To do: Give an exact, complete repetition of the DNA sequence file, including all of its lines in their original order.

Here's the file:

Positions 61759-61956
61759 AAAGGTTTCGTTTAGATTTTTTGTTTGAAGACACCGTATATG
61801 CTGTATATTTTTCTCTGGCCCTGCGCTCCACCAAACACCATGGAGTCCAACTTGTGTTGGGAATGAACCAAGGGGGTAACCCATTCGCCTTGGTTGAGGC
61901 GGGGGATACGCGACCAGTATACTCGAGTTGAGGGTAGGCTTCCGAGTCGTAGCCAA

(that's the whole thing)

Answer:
Positions 61759-61956
61759 AAAGGTTTCGTTTAGATTTTTTGTTTGAAGACACCGTATATG
61801 CTGTATATTTTTCTCTGGCCCTGCGCTCCACCAAACACCATGGAGTCCAACTTGTGTTGGGAATGAACCAAGGGGGTAACCCATTCGCCTTGGTTGAGGC
61901 GGGGGATACGCGACCAGTATACTCGAGTTGAGGGTAGGCTTCCGAGTCGTAGCCAA